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Unformatted text preview: CS 6290: High-Performance Computer Architecture Spring 2009 Project 1 Due: March 10 th (see T-Square) This project is intended to help you set up the simulator for the other two projects and to help you understand the performance of multiple-issue out-of-order processors. To complete this project, you will need to log in (via ssh or another secure login method) using you GT account number and password (this should be the account and password you use for T-Square) to one of the following machines: cc-allison.cc.gatech.edu cc-bonnett.cc.gatech.edu cc-irwin.cc.gatech.edu These machines should all be the same, but there are three of them so different students can use different machines and avoid slowing down one of them too much. The recommended way would be for students with last names that begin with letters A-J to use cc-allison, K-O to use cc-bonnett, and P-Z to use cc-irwin. You will submit a report for this project. Each part of this project assignment specifies what should be reported to complete that part of the project. As explained in the course rules, this is an individual project : no collaboration with other students or anyone else is allowed . Part 1 [25 points]: Setting up the simulator This part carries only 25 points, but it is needed in order to complete the other parts of this project. First, create a directory for the simulator and all the other stuff you will need. We will use a “sim” directory within our home directory, but you can use any directory name you want. mkdir ~/sim cd ~/sim Now copy the simulator source code from the instructor’s directory into this sim directory, and then unpack it: cp /CS6290/sesc.tar.bz2 . tar xvjf sesc.tar.bz2 After a while (when lots of files are unpacked) you should have a “sesc” directory within your sim directory. To build a simulator, it is recommended that you create a separate build directory (e.g. “runsim”). We will create our runsim directory in our sim directory: mkdir runsim cd runsim Now that we have a build directory, we need to configure it for building sesc. To do this, use the configure script provided with SESC: ../sesc/configure --enable-smp --enable-mipsemul The first option enables multiprocessor support in the simulator (this will be needed for the project). The second option enables MIPS emulation support that you will need to run the applications used in this homework. Another useful configure option is “--enable- debug”, which turns on debugging checks within the simulator. This can be useful for the project when you are debugging your changes to the simulator. However, this debugging support slows the simulator down considerably and should only be used when debugging....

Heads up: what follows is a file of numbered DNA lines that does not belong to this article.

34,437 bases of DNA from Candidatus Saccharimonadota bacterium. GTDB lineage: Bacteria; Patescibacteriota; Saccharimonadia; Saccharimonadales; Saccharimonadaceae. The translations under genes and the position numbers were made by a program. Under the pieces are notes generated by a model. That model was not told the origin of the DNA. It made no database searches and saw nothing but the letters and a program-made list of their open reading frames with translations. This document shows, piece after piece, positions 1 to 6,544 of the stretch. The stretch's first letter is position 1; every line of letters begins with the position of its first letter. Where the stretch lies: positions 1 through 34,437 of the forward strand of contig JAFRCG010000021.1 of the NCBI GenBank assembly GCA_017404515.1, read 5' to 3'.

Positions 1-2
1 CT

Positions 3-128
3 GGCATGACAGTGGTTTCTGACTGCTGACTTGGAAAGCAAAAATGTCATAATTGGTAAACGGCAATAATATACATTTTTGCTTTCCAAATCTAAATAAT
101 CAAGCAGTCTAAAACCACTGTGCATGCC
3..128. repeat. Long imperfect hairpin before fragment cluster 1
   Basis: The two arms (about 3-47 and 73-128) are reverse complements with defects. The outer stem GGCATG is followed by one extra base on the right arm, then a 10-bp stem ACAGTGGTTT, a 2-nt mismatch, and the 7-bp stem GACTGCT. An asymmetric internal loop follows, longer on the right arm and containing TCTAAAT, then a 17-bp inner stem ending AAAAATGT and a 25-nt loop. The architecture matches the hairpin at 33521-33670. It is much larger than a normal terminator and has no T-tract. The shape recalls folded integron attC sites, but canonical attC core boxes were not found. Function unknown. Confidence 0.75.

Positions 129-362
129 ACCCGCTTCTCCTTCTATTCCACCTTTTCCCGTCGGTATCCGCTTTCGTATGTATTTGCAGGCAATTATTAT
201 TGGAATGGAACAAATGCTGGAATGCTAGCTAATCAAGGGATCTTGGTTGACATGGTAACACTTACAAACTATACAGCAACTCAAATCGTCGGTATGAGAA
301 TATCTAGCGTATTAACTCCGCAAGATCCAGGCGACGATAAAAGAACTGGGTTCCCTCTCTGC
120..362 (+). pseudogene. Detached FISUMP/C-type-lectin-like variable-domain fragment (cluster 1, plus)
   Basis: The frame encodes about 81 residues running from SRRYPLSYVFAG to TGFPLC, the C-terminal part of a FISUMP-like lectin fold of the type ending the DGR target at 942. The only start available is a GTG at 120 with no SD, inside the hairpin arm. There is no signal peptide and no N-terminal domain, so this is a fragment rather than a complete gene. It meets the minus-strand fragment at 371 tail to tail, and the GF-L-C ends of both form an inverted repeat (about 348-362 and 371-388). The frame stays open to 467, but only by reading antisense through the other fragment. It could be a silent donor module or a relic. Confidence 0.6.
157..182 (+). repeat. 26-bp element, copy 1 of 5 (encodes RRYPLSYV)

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This note was uploaded on 04/12/2010 for the course CS 6290 taught by Professor Staff during the Spring '08 term at Georgia Institute of Technology.
- Spring '08